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Mohammad Hashim Qureshi
1 October 1953
Srinagar, Jammu & Kashmir, India
|Residence||Nishat, Srinagar, India|
|Political party||JK Democratic Liberation Party (JKDLP) |
|Spouse(s)||Zaib-un-Nisa Baig (since 1982)|
|Website||"JK Democratic Liberation Party"|
Hashim Qureshi (born 1 October 1953 in Srinagar, Jammu and Kashmir) is a pro-independence Kashmiri separatist leader and one of the founding members of Jammu Kashmir Liberation Front (JKLF) and is now the Chairman of Jammu Kashmir Democratic Liberation Party (JKDLP), one of the main separatist Kashmiri political organisations which strives to find a political solution to the Kashmir issue through peaceful and political activities.
Birth and childhood
Born in the Nowhatta locality of Srinagar to Mohammad Khaleel Qureshi and Saeeda Begum, Hashim Qureshi comes from a high-class family. He studied at Islamia School, Srinagar. During a trip to Pakistan for his sister's wedding, he met Maqbool Bhat in 1969 in Peshawar and joined his JKNLF.
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Maqbool Bhat was the founding father of Kashmir's separatist movement and he wanted to highlight the Kashmir issue internationally. He masterminded the idea of a hijacking. He chose Hashim Qureshi for the hijacking, who along with his cousin Ashraf Qureshi hijacked an Indian Airlines plane on 30 January 1971 (Ganga) en route from Srinagar to Jammu and brought the plane to Lahore, Pakistan. Hashim Qureshi was 17 years old. The Indian Airlines flight was carrying 30 people including crew members. After landing at Lahore Airport, the hijackers demanded the release of about two dozen political prisoners of the JKNLF in Indian prisons, political asylum in Pakistan and a guarantee from the Indian government that their relatives in Srinagar would not be hurt in any way.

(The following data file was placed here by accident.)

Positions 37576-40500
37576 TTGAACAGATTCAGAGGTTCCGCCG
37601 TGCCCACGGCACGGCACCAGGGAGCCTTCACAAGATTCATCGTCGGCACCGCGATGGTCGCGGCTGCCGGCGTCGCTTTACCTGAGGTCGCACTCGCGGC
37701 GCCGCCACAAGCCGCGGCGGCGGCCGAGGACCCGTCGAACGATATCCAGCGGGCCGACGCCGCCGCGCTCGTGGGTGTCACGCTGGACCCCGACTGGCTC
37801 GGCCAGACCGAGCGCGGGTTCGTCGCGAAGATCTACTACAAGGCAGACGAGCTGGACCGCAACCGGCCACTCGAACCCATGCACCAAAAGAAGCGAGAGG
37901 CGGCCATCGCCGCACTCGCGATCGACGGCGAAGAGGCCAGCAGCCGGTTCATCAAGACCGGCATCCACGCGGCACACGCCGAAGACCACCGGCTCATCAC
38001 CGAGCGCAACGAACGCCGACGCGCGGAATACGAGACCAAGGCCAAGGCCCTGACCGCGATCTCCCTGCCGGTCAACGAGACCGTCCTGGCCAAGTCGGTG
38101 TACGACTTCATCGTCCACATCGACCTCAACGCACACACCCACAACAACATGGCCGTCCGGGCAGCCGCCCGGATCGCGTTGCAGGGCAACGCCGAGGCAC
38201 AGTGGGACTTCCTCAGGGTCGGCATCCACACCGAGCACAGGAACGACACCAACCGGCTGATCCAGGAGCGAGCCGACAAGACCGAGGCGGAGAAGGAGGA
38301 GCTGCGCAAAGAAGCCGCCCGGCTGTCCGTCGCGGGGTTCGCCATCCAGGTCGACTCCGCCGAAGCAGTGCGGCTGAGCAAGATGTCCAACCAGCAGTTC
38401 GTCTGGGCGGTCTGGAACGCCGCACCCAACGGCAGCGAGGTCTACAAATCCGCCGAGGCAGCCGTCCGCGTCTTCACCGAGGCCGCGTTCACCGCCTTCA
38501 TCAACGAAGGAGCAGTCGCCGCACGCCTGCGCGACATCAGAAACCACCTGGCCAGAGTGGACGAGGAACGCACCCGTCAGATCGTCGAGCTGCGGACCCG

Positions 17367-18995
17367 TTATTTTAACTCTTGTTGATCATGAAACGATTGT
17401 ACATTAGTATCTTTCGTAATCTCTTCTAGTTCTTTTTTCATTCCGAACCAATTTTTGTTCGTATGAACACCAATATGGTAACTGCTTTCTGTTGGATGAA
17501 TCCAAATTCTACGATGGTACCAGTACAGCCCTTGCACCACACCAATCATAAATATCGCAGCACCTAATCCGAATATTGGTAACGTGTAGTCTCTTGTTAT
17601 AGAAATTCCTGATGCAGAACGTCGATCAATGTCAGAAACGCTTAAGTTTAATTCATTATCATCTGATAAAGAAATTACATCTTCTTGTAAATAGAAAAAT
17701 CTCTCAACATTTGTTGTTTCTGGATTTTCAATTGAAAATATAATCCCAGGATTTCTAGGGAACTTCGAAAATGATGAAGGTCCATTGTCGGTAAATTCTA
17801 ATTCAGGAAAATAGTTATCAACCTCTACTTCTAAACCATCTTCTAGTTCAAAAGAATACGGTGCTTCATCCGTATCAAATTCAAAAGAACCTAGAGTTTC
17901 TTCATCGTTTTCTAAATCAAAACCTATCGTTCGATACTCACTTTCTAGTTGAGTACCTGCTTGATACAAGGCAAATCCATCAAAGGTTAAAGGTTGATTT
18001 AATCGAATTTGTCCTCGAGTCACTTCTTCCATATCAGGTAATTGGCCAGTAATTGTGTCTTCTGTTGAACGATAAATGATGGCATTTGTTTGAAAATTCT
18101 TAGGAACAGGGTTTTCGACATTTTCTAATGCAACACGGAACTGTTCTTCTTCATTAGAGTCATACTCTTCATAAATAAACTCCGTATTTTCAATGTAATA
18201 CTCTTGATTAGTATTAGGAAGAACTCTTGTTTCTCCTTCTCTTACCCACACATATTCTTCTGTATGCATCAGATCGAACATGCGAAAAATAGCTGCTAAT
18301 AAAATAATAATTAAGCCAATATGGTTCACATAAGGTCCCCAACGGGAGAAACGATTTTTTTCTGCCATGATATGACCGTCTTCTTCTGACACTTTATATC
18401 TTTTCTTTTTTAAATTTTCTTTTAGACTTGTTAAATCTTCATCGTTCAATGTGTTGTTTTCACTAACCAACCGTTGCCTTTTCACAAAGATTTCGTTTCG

The hijackers were greeted by the Chairman of Pakistan Peoples Party, Zulfiqar Ali Bhutto, who would later become the Prime Minister of Pakistan. On February the 1st 1971 all the passengers and crew were sent back to India via Amritsar and the 'Ganga' was set on fire by the Pakistani ISI .The hijackers and Maqbool Bhat were firstly praised as heroes and freedom fighters (as this was the first instance Kashmiris had brought their cause to the attention of the World) but then they and hundreds of other members of JKNLF were arrested, interrogated in Shahee Qila, Lahore and Dolayee Camp near Muzaffarabad. Because they have been on parole of R&AW. Later six of them were tried in a special court of Pakistan under the charges of collaboration with the Indian intelligence services. They were Maqbool Bhat, G.M. Lone, Mir Abdul Qayyum, Mir Abdul Manan and the two hijackers Hashim Qureshi and Ashraf Qureshi. The case started in December 1971 and after a long trial in which 1984 prosecuting and 1942 defence witnessed were called was concluded in May 1973. All but Hashim Qureshi were cleared of all charges other than dealing with arms and explosives etc. Hashim Qureshi was sentenced to nineteen years' imprisonment. Maqbool Bhat submitted for this case a statement which is arguably the most detailed reflection of his political ideology, excerpt: "I can say without any hesitation that I have not designed any conspiracy nor have I been a part of any group of conspirers. My character has always been transparent and unambiguous. However, I have done one thing and that is the rebellion against ignorance, greed of wealth, exploitation oppression, slavery and hypocrisy. If the ruling class of Pakistan that is a product of imperialism and represented by the bureaucracy and military dictatorship of this country views this as conspiracy then I have no hesitation in accepting the charge". Ganga Case was carried out under special presidential orders of the then President of Pakistan Yahya Khan according to which the accused were denied the right to appeal against the decision of this special court. Despite many requests and protests in Azad Kashmir and Pakistan, the right to appeal for Ganga accused was not accepted. The right to appeal was restored only after the British Kashmiris warned several Pakistani ministers on their visits to Britain that the unlawful tactics of the Pakistani rulers to convict these Kashmiris would be exposed. Using this right, JKNLF filed an appeal against the Special Court's decision about Hashim Qureshi. But it took seven years before the appeal was heard at Supreme Court, which was composed of a full bench of three judges, where Hashim Qureshi was eventually also cleared.